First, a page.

Minister Bruton announces public consultation as part of moves to ban excessive payment fees and pre-ticked boxes

The Minister for Jobs, Enterprise and Innovation, Richard Bruton T.D., today (Thursday) published a consultation paper on the implementation of the provisions of the Consumer Rights Directive on excessive payment charges and pre-ticked payment boxes.

While the Directive does not have to be adopted by EU Member States until December 2013, the Minister considers that early implementation of these provisions will be in the interest of Irish consumers. The Minister aims to have legislation in place in a matter of months after the completion of the consultation period on 12th October next.

Article 19 of the Directive seeks to tackle excessive payment charges by prohibiting businesses from charging consumers fees that exceed the cost to the business of the payment method used in the transaction. Though payment and payment-related fees are not widespread in Ireland, they are common in a number of sectors, mainly passenger travel, package holidays, and tickets for entertainment and other events.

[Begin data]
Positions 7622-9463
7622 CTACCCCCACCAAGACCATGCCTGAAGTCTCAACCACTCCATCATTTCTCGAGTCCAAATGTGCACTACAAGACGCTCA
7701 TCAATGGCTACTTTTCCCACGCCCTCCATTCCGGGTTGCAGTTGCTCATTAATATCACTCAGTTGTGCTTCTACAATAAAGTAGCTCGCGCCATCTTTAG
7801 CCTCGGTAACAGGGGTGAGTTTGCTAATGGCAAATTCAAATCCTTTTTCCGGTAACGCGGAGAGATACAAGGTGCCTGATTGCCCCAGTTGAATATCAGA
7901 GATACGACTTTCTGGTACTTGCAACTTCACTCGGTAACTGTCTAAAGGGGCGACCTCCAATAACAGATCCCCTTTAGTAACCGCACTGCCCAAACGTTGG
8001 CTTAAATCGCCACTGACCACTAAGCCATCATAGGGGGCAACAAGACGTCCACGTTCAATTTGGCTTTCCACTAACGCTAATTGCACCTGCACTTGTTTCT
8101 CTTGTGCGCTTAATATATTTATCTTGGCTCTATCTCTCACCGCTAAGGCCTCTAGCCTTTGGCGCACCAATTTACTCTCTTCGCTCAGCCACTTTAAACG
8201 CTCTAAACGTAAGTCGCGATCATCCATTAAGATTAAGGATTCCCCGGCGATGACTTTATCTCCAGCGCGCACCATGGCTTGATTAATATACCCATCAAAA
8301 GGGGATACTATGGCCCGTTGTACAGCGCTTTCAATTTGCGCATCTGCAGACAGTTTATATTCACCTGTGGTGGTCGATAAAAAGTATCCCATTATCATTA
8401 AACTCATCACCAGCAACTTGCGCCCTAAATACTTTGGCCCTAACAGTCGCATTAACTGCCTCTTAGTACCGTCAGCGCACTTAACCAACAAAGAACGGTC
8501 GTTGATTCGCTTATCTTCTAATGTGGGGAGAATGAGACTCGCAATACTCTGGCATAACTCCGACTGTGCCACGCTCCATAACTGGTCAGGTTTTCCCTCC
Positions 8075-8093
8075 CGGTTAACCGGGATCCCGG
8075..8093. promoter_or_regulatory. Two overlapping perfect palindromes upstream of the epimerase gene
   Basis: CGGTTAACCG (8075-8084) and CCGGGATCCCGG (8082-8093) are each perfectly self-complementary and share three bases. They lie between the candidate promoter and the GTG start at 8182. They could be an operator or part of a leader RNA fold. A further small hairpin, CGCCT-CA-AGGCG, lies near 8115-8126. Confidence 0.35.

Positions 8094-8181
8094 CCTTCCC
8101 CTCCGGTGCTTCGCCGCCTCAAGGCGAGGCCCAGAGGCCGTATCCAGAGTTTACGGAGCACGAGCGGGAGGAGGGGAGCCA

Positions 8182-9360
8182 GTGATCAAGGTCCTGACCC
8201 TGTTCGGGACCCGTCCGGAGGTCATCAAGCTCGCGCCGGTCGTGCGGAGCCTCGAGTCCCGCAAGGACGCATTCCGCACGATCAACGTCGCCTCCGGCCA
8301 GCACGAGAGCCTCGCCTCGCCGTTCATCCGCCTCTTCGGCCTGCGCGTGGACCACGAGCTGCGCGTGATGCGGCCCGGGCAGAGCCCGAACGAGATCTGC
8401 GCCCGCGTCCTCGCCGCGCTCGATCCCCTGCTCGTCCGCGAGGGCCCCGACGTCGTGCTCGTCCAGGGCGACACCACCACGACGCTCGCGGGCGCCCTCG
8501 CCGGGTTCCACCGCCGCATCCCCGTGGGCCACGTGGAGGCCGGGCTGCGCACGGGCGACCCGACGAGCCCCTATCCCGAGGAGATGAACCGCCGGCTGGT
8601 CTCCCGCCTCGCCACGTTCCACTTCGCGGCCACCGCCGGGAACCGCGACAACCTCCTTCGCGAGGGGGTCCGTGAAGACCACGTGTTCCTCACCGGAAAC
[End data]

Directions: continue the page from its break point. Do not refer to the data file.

Article 22 of the Directive seeks to tackle hidden charges to consumers by requiring traders to seek the consumer’s express consent to any payment additional to that agreed for the goods or services that form the main part of the bargain between the two parties. It also bans traders from inferring the consumer’s consent by means of opt-out provisions, the most common of which are the pre-ticked boxes on some websites that commit the consumer to paying for additional goods or services unless he or she unticks the boxes in question.

Making the announcement, Minister Bruton said:

“Transactions involving a consumer on the one hand and a business on the other are inherently unbalanced, and government has an obligation to regulate where the consumer needs protection. The rapid growth of online transactions poses particular challenges in this regard.

“These two measures are aimed at addressing two particular issues which are the source of many complaints from consumers – payment surcharges, and pre-ticked boxes. I am determined to do everything possible to avoid excessive charges, to ensure the greatest possible level of transparency in online transactions, so that customers will know at the start of a transaction what the complete price will be. I urge all interested parties to get involved in this consultation which I am determined will result in a better deal for consumers”.

The consultation paper can be accessed on the Department of Jobs, Enterprise and Innovation website at <>